Joe Biden’s campaign yesterday rolled out his top climate surrogates to tout the Democratic nominee’s $2 trillion infrastructure and environmental justice plans.
The campaign sought to reach a broad audience of union members, progressives and environmental justice advocates by highlighting different aspects of Biden’s plan — and the diverse backgrounds of his climate surrogates.
Former White House climate czar Carol Browner said Biden’s plan builds on lessons from the Obama administration’s stimulus bill, the 2009 American Recovery and Reinvestment Act. As vice president, Biden was tasked with overseeing its programs.
That roughly $840 billion law directed about $90 billion to clean energy. But it could have done more, Browner said.
"It did make a difference, but we left a lot on the table. There is a lot more to do," said Browner, who now chairs the League of Conservation Voters’ board.
Biden’s plan calls for building a half-million electric vehicle charging stations, upgrading 4 million commercial buildings and 2 million homes for energy efficiency, and creating a federal agency to research emissions-cutting technology.
Browner said those investments would create new jobs and alleviate environmental injustice.
The event was billed as the first all-hands event for Biden’s Climate Engagement Advisory Council. But one member, former South Carolina state Rep. Harold Mitchell Jr., had been diagnosed with COVID-19 and was unable to participate.
Former presidential candidate Tom Steyer said Biden’s plan would create an "explosion" of private climate investment on top of the huge federal outlay.
And Rep. Deb Haaland (D-N.M.), one of the first Native American women elected to Congress, emphasized that Biden would restore landscapes and protect endangered species.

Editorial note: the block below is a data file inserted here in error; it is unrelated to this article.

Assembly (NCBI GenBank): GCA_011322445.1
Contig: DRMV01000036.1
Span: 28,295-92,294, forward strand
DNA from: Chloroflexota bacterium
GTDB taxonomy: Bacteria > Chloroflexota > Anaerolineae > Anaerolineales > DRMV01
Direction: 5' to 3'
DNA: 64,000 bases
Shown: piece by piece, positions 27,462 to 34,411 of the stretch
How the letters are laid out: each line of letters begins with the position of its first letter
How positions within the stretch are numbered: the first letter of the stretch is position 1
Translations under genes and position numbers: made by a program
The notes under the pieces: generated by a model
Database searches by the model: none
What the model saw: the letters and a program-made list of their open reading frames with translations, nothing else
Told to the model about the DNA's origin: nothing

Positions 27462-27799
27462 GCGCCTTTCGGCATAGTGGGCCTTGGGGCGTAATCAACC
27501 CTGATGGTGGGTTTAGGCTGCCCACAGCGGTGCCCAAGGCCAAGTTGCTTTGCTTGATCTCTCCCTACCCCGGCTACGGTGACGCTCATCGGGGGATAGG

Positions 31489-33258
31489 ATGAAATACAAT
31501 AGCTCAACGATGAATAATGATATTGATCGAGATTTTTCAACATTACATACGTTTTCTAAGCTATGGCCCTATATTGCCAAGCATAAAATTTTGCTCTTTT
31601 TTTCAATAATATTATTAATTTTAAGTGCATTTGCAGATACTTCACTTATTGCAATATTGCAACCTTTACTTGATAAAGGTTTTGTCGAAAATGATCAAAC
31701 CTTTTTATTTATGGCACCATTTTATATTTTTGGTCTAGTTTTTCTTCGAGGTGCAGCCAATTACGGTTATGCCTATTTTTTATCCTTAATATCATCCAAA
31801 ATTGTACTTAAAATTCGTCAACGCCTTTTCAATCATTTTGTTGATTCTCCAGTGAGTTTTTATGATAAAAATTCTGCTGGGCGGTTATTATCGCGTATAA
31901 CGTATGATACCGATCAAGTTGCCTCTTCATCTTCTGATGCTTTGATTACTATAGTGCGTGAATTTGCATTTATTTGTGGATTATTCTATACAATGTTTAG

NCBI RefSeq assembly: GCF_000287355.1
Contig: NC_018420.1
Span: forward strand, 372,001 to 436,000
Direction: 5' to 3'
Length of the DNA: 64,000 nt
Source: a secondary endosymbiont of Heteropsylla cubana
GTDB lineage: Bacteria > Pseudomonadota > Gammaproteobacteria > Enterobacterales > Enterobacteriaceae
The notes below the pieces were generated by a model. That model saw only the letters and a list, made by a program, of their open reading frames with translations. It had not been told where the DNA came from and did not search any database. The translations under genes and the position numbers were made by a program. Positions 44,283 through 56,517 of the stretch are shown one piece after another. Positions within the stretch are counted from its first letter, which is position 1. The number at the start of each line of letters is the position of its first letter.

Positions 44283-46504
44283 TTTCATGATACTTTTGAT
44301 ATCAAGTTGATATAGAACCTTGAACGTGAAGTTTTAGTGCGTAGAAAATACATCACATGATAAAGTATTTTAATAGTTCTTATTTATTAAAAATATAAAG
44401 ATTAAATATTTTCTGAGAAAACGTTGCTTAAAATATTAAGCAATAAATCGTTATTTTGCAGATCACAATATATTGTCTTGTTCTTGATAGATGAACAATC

Lonnie Stephenson, president of the International Brotherhood of Electrical Workers, said that "probably several hundred IBEW brothers and sisters [are] watching this presentation," including many who still work in fossil fuels.
Biden’s plan makes room for them, he said, because unions were so closely involved with the nominee’s policymaking.
"We have some members … working in coal right now and fossil [fuels]," said Stephenson, who is also on Biden’s transition team.
"We think under carbon capture [and] sequestration, there may be opportunities to still have opportunities [for those jobs in] coal. But we also know that we’re going to be transforming into more of the renewables. And so we’re ready to do that, we’re ready to assist the vice president in any way we can to move this plan forward."
Environmental justice activist Cecilia Martinez said a major strength of Biden’s plan is that it moves climate policy into the White House, rather than scattering it across agencies.
The plan "seeks to take a whole-of-government approach so that every Cabinet [member] is focused on environmental justice and the work is led from the West Wing," said Martinez, who also serves on Biden’s transition team.
Biden has personally listened to vulnerable communities tell him what they need, she said.
"Behind the scenes, no press, no cameras, no public … the vice president and his team at the highest levels have been having listening sessions with the environmental justice community," said Martinez, who is executive director of the Center for Earth, Energy and Democracy.
Those conversations have been happening from Michigan to South Carolina and many places in between, she said.
"One of the things that the vice president said, in one of those listening sessions he was actually participating in … he told our folks, ‘Look, I am not here to get your vote, although I would love that. I am here to hear from you on how to govern better. What are your ideas, what can we do to make sure we solve these problems?’" Martinez said.
It showed Biden’s sincerity, she said. "That was huge."